CDC is looking for proposals to design and test a surveillance system to incorporate data for congenital and inherited conditions that have low prevalence but have a high health and economic impact in the U.S. population. CDC wants to see this surveillance system in place so that agencies and organizations will be able to inform, evaluate policies, and intervene to improve health services and health outcomes.
At the present time, approximately 7,000 people have low prevalence/high impact conditions in the U.S population collectively affecting about 25 million people. In the U.S., a condition is considered low prevalence/high impact when the number of cases at any given time does not reach 200,000. In comparison, the number of cases for a common disease such as diabetes amounted to nearly 26 million for the U.S. in 2010.
Healthcare for individuals with low prevalence/high impact conditions can be costly and labor intensive. For example, the 2006 average annual medical expenditure for people with actively managed cystic fibrosis ages below 65 years was about $48,000 which is 22 times as much as the average medical expenditure of a person without the disease. The cost of treatment for some low prevalence/high impact diseases can be as high as $400,000 per year.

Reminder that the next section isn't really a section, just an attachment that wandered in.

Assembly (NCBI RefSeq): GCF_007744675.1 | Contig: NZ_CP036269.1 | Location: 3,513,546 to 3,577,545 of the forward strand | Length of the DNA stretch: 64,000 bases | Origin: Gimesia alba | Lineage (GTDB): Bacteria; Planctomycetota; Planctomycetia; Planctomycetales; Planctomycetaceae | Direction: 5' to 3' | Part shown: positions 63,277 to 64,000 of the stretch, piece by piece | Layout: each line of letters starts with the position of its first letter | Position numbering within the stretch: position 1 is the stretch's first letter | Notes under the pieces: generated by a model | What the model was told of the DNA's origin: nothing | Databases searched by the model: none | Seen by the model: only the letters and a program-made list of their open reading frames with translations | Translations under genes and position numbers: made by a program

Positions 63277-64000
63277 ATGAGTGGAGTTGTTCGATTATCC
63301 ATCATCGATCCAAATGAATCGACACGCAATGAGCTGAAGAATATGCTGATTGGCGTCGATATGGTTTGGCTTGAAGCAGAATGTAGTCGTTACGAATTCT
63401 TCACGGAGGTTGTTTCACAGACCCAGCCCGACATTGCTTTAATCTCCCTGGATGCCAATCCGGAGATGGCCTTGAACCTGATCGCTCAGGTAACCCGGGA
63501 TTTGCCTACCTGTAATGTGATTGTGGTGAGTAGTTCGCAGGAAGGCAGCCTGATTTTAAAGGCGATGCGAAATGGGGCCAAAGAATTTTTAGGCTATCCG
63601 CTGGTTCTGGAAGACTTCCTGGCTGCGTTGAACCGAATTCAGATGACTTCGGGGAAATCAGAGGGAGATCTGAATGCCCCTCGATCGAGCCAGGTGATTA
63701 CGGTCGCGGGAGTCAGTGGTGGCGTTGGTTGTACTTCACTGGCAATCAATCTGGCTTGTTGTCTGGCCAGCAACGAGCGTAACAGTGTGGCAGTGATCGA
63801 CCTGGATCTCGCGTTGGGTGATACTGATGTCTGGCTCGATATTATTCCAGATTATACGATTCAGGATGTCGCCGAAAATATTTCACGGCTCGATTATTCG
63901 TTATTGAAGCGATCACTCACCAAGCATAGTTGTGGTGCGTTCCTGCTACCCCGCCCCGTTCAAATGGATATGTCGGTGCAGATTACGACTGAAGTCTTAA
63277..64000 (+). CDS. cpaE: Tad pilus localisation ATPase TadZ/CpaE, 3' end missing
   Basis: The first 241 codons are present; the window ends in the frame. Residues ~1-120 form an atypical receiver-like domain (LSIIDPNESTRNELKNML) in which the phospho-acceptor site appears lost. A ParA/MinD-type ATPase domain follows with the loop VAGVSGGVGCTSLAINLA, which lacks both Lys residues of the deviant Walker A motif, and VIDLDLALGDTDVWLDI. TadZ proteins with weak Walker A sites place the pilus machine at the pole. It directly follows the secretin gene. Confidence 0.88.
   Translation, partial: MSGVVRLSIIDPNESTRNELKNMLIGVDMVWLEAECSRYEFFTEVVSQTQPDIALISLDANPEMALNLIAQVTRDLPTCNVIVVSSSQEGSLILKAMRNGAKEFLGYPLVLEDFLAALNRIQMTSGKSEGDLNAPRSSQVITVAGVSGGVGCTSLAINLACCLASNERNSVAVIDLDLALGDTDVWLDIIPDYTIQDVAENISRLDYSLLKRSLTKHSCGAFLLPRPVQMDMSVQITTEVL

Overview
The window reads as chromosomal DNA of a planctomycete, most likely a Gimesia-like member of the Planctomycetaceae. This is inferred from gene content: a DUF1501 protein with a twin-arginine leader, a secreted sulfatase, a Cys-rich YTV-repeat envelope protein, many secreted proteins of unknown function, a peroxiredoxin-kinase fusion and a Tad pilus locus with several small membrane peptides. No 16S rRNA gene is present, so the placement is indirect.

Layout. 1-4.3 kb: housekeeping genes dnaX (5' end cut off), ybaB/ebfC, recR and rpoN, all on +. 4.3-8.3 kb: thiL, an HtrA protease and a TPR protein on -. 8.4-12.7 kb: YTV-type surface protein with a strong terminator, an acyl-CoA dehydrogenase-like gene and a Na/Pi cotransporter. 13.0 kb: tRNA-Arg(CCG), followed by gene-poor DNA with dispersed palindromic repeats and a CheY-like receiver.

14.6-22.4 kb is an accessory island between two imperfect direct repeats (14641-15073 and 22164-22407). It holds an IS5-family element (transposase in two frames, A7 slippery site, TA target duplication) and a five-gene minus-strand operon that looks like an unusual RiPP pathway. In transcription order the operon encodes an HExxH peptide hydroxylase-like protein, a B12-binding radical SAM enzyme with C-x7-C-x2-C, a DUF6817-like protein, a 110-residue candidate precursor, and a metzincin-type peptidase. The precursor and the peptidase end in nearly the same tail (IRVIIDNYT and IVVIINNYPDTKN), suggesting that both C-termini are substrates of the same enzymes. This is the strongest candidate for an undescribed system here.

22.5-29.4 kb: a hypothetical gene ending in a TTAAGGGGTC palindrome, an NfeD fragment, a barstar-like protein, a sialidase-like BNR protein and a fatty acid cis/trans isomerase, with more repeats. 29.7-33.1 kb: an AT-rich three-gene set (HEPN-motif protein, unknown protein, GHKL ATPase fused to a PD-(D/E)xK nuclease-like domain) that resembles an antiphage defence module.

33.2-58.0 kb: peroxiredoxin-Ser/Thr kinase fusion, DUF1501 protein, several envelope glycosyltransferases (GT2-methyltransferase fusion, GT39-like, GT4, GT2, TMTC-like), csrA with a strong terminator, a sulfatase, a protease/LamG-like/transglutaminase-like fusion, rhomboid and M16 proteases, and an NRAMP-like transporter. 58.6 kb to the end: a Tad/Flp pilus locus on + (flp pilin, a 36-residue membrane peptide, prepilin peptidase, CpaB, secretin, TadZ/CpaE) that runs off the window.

To address the problem, CDC released a FOA on January 4, 2012 titled “A Pilot Surveillance System for High Impact/Low Prevalence Congenital and Inherited Conditions” (RFA-DD-12-002) looking for applicants to design a surveillance system to focus on spina bifida a neurological condition affecting mobility, muscular dystrophy a neuromuscular condition, and fragile X syndrome a condition affecting cognition and behavior. The project will develop a prototype surveillance system that in the future may be able to serve as a model for other low prevalence/high impact conditions.
Research objectives are to identify gaps and deficiencies in existing local, regional, and national data sources and existing surveillance systems for the three target conditions, develop and execute a plan to integrate all major data sources into a functional surveillance system for the three target conditions simultaneously, and then pilot test the surveillance system.
Eligible applicants can include higher education institutions, nonprofits, for-profits, small businesses, and state and local governments. Estimated total program funding for the Cooperative Agreement is $800,000 with one expected award. The award ceiling is $400,000.
The Letter of Intent is due February 2, 2012 with applications due March 2, 2012. For further information, go to www.grants.gov or phone the contact center at 800-518-4726 or email firstname.lastname@example.org.